Thursday, July 13, 2017

Washington Centenary Etiquette

William Henry Harrison was the 9th President of the United States. The last president born as a British subject, Harrison died of pneumonia merely 31 days into his term, thereby serving the shortest tenure in United States presidential history. He was the first president to die in office. Harrison's death briefly sparked a constitutional crisis, leaving unsettled Constitutional questions as to the presidential line of succession. 

If we could be carried back into the 18th century we should behold a country totally unfamiliar to us, and the material transformation which the progress of a hundred years has wrought, but measures a corresponding change in the national attitude. Though only the Chief Magistrate of a Government which was viewed with scant respect abroad, and composed of a few factious states that offered many intricate puzzles in statecraft, and sharply checked any extension of the executives power, nevertheless the Republican Court was hedged in by much more formality than is now permitted, to rule the White House.


Were we to apply the principle of evolution to social forms, we could see how well they have been demonstrated in the changes wrought in the etiquette of the Federal Capital. Washington's attendance, upon Congress in a cream-colored coach, drawn by six white horses, with outriders and postilions, escorted by the Secretary of State and the Secretary of the Treasury, savored of Kingly state. His receptions were chillingly formal, but in strict accordance with his sense of Presidential propriety, which forbade the ceremonial of hand-shaking as too familiar. England's yoke had been thrown off, but her influence was still apparent in the aristocratic tinge of society and the imitation of her form.


As the notion of the Republic has been developed, these remaining traces of Royal ceremonies have disappeared, until now. President Harrison steps from the ranks of private citizenship into the executive chair of a nation great in extent and influence without any essential change in the etiquette of his intercourse with his fellow-citizens, and now Americans see nothing derogatory to the indignity of the high position when our President serves his guests to refreshments or assists them in the cloakroom.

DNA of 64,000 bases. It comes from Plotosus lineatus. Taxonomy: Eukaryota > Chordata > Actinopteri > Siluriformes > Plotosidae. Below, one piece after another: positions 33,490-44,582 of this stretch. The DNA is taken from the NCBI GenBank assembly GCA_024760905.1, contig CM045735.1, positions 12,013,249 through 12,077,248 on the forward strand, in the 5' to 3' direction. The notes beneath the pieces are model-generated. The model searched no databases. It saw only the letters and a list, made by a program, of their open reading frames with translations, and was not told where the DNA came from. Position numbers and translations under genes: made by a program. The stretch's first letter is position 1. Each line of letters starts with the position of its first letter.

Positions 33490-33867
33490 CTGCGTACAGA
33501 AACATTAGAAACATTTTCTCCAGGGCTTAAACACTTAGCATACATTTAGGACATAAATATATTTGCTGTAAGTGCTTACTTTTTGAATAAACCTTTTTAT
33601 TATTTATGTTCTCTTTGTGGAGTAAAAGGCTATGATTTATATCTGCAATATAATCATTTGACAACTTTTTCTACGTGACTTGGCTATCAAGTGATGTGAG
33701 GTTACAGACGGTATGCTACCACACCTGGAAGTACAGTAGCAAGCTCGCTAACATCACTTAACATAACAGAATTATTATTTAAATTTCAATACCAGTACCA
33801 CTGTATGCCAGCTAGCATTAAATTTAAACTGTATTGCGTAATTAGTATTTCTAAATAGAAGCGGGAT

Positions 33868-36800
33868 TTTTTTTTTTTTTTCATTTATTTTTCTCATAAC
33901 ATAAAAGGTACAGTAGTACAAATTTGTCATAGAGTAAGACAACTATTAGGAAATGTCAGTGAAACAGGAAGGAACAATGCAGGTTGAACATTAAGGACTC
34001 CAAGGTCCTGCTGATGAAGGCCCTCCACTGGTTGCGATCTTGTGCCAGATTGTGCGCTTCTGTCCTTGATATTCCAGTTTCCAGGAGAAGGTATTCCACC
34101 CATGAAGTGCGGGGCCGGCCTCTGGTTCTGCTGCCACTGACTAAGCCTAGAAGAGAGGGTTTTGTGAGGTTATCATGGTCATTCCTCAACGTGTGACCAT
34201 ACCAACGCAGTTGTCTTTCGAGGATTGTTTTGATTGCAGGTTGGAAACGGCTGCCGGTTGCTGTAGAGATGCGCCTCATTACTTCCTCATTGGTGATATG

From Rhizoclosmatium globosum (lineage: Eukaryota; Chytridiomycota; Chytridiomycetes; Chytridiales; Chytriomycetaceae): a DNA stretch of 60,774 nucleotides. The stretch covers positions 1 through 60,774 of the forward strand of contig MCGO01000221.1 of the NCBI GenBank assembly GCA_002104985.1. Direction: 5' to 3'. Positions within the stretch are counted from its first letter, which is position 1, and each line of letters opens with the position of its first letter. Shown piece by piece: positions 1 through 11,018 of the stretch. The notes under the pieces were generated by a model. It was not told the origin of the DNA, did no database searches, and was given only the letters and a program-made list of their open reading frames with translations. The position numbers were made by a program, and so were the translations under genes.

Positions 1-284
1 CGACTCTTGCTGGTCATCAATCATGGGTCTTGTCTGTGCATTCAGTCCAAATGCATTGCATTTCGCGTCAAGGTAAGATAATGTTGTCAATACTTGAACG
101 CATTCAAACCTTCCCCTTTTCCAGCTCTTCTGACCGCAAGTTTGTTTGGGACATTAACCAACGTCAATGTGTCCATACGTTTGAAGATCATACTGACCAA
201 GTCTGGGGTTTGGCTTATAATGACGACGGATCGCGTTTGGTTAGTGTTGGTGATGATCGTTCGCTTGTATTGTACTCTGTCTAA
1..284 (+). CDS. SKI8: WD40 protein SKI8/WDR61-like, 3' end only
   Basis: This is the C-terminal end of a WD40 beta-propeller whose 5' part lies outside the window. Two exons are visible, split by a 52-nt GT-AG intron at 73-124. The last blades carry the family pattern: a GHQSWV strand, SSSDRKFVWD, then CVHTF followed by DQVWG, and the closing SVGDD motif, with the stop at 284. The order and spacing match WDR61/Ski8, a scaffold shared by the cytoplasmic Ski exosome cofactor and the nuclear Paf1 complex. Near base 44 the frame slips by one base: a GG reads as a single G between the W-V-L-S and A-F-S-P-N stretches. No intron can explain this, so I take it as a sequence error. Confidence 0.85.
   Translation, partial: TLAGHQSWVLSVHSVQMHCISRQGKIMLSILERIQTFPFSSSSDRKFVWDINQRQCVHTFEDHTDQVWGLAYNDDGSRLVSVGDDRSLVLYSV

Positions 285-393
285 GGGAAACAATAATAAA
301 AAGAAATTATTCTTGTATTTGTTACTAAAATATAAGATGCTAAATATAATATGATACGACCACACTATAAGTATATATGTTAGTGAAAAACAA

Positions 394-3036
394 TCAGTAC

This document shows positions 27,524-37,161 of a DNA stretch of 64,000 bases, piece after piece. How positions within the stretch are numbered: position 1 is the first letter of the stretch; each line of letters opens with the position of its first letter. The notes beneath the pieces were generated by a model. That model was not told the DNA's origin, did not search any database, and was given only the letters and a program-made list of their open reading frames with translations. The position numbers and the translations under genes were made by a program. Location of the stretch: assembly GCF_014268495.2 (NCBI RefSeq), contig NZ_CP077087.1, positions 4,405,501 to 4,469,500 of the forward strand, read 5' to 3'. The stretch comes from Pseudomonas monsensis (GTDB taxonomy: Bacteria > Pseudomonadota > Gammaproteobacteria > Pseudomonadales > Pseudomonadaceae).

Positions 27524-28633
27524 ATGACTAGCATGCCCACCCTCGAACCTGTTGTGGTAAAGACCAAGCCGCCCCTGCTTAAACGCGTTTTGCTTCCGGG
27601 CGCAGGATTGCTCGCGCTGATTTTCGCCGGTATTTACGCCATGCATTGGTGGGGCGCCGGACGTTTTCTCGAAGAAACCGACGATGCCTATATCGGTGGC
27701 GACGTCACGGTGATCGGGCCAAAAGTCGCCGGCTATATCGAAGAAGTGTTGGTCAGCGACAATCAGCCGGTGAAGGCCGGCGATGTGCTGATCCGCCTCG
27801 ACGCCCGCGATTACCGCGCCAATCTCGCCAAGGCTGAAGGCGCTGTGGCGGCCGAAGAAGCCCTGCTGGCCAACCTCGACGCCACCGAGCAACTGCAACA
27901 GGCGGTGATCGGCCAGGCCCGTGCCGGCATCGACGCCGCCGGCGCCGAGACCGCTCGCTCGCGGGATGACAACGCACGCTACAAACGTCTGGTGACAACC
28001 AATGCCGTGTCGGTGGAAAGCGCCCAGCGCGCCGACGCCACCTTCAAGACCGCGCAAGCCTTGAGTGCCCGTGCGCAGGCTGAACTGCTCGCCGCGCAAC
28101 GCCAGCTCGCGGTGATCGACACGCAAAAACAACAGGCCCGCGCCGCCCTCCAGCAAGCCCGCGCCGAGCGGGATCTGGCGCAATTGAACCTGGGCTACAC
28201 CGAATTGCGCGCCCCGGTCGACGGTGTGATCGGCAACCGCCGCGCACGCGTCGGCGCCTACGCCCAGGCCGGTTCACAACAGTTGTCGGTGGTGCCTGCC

These changes have deep seated causes. The cheers which will re-echo for President Harrison on his progress to New York will have a widely different keynote from those that greeted Washington. The pulse of the nation, then struggling to its feet, beat high with hope and with fear for their new Government. Under the Confederation, the United States were hopelessly drifting toward anarchy, and the terrors of the French revolution filled American elites with forebodings for their own future. 

The Federal Government seemed to offer a remedy, but might not the President become an absolute Monarch, and the Senate arrogate to itself aristocratic privileges and relentlessly crush the liberty of the States. Thus it was that a deep undercurrent of anxious emotion surged through the hearts of the citizens who greeted Washington, while the cheers which will resound for Harrison as he follows in his predecessor's footsteps will arise from hearts full of proud satisfaction in their President, and trusting with perfect confidence in the form of Government that has so well stood the test of the century, and under which the country has achieved such unparalleled progress. — Pacific Rural Press, 1889

Etiquette Enthusiast, Maura J Graber, is the Site Editor for the Etiquipedia© Etiquette Encyclopedia